Wednesday, 23 June 2010

Leighton Moss

I entered Silverdale on a rickety old bus around about three 'O' clock. To get from Penrith to Silverdale only cost me £3.40 each way so I didn't mind. You could tell it was a local service as it was only a small hired bus and as usual on my travels, anywhere scenic involves a bus full of old people also enjoying a day out. Not a single geared up hiker or avid bird watcher in sight, how disappointing. The rolling stone hills of cumbria had changed to meadows and grass pasture by this time as I stepped off at the station and walked around the corner to Leighton Moss. At the entrance bird feeders had been setup and as you carry on into the reserve another had been setup behind a screen where Gray Squirrels (vermin) could often be seen. The reserve has seven hides of which I visited five. The other two were on a salt marsh on the outskirts of the reserve but it hadn't rained in months and was bone dry so no waders to improve my I.D skills on and so no photographs which was a shame. These two hides were also the only two that faced away from the rising sun facing map SE. Of all the hides I went to I found myself always going back to the Grizedale Hide. It was the best place to see deer, Little Egrets undoubtedly had a nest towards the back and all the usuals Lapwing, Pochard, Tufted Duck, Black Headed Gull, Shell Duck, Reed Bunting, Oystercatcher, Shoveler, Moorhen and Coot (Leighton moss is Coot city) would pretty much tend to be there. Also sighted one Great Crested Grebe, one Heron and one cormorant (not from that hide) over the course of my visit. The Marsh Harrier is however always going to be the highlight of every visitors day. I saw it four times during my stay most of which were of it disappearing but even seeing it briefly, it dominated the reserve and there was no mistaking it.

It was four 'O' clock the next day as I headed down into the reserve. Though it was getting light the sun had yet to surface over the horizon and the morning was crisp and clear. Mist collected over the pools and as I went deeper into the reserve in the hope of seeing a Barn Owl from one of the hides it began tinting orange in the light. I stopped at a small wooden bridge where a still channel of water separated the reeds. (see top image) Silhouettes of warblers and tits darted over the water and into the reeds as I set up the tripod and experimented with the framing. I stayed there taking shots as the sun came up and time ticked by. I think I'll have to get up for mornings like this more often.
The hide was empty as I entered. The door ran smooth, effortlessly quiet. I saw deer both mornings but they were never quite close enough except for when in the shaddow of the reeds where the low suns light could never quite get to. Part of the reason why the moss was so quiet was because the boombs of the Bittern hadn't been heard in weeks. I overheard someone saying how he has come to Leighton Moss for 17 years and counting and always heard it so the chances are it has most likely died. I spent most of my visit at the reserve and heard nothing either, the sad truth is he may be right.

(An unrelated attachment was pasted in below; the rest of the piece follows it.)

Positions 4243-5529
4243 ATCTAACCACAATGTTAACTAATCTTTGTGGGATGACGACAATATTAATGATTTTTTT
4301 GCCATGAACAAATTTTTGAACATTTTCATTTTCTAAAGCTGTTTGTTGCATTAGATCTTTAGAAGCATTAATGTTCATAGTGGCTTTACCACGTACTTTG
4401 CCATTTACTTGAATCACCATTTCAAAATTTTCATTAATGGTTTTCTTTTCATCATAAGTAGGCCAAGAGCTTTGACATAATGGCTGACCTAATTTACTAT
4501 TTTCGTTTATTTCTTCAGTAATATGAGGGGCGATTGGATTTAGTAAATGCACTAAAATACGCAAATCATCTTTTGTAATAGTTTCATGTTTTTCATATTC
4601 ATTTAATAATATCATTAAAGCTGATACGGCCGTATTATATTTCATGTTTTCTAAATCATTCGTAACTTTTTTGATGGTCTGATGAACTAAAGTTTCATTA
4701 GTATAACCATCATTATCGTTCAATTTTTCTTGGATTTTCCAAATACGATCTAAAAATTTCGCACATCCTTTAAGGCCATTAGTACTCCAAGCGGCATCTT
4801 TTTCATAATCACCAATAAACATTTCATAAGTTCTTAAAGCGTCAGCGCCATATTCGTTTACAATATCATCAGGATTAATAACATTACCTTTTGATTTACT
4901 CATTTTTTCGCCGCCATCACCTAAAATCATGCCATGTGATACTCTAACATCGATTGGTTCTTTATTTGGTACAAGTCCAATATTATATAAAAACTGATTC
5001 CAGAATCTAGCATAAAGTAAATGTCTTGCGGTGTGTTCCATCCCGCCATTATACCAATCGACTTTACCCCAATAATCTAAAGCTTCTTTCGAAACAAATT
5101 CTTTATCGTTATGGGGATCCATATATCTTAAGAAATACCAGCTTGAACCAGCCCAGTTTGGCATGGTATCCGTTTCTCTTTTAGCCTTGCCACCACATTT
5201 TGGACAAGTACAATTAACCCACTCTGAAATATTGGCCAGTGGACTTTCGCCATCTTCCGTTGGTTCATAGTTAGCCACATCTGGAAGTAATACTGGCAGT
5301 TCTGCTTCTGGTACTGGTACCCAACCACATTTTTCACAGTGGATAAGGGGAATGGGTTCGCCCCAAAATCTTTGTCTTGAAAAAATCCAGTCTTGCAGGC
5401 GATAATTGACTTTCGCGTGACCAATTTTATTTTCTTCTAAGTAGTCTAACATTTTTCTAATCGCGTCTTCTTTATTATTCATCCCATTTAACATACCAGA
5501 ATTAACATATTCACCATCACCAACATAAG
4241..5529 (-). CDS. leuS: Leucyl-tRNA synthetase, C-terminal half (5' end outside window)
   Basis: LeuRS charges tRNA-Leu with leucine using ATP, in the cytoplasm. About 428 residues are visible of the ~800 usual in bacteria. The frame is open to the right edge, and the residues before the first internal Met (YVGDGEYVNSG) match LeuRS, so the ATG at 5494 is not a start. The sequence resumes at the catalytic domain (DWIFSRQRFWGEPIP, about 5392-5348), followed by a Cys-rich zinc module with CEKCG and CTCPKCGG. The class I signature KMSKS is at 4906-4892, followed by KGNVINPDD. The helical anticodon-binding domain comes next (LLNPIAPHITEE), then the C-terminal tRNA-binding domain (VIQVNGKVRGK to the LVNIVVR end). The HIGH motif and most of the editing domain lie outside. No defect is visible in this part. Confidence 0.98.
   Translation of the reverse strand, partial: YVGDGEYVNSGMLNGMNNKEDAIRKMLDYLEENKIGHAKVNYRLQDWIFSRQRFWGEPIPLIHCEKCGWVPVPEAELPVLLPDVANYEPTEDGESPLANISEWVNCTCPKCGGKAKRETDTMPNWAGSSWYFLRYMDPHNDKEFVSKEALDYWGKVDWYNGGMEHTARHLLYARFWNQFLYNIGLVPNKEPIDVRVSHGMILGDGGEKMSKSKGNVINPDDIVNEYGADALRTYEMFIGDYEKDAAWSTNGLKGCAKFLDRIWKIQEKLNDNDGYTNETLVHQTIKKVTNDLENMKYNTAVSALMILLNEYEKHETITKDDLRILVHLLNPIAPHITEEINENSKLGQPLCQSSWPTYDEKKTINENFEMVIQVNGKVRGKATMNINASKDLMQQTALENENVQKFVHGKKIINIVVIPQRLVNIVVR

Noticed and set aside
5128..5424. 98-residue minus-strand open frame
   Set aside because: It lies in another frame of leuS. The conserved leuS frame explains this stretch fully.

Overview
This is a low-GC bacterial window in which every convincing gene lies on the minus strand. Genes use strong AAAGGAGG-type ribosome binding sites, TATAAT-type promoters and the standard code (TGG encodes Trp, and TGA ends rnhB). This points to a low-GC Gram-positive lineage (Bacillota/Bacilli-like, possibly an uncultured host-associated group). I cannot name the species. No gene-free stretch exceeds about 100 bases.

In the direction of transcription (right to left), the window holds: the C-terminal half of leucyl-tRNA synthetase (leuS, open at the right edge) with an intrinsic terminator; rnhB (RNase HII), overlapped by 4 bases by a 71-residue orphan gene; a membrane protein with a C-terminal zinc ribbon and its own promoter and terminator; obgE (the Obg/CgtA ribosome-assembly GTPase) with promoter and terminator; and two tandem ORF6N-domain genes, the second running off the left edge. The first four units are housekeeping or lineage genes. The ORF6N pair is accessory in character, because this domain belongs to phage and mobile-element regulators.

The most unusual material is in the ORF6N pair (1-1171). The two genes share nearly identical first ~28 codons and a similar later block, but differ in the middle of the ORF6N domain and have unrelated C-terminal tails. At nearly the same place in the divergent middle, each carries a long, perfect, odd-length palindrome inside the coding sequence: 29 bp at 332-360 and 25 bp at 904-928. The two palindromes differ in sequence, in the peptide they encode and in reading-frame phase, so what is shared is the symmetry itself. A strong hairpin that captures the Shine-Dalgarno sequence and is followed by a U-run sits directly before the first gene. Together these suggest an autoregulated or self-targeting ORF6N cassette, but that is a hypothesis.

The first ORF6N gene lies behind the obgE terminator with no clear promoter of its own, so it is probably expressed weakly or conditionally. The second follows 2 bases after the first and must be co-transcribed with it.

The last hide I went to known as Lower Hide was the furthest situated hide into the reserve. The path to it is long but your guaranteed to see or hear something interesting before you get there. The sun was hot as I trekked the thin path with the tripod on my shoulder and my bins around my neck. A sign stated frogs and toads crossing. They weren't joking. I counted 50 but there must have been in excess of 100 frogs along this one thin path which makes sense really. Its a hot day in summer and I'm surrounded by water. But still, there were so many you'd think they were spiders. It was so difficult to know where to put your feet. I could already see casualties that lay before me, the tiny splattered remains of their former selves. Once in the hide it yielded nothing much, most what was interesting stayed to the back just in sight.

The RSPB were very helpful as they showed me where I might be able to see Peregrine, the best place to find the harrier and I also investigated the Lancashire coast as they recommended and saw a 30+ flock of Oystercatchers. Leighton moss is good and I will definitely go back however I have seen the Somerset Levels which makes Leighton Moss look like a pond. All told a good few days. Thanks to anyone who has read even half of this ramble. Hopefully it might give some people some good info.


  1. I'm really liking where this blog is going Steve :) I'll give you a plug tonight on my update.

  2. Hi Steve,
    Followed Cains plug and look forward to following your blog and viewing your images.
    I did last the course on your posting and enjoyed it immensely.

  3. Thanks very much to both of you. I shall not disappoint.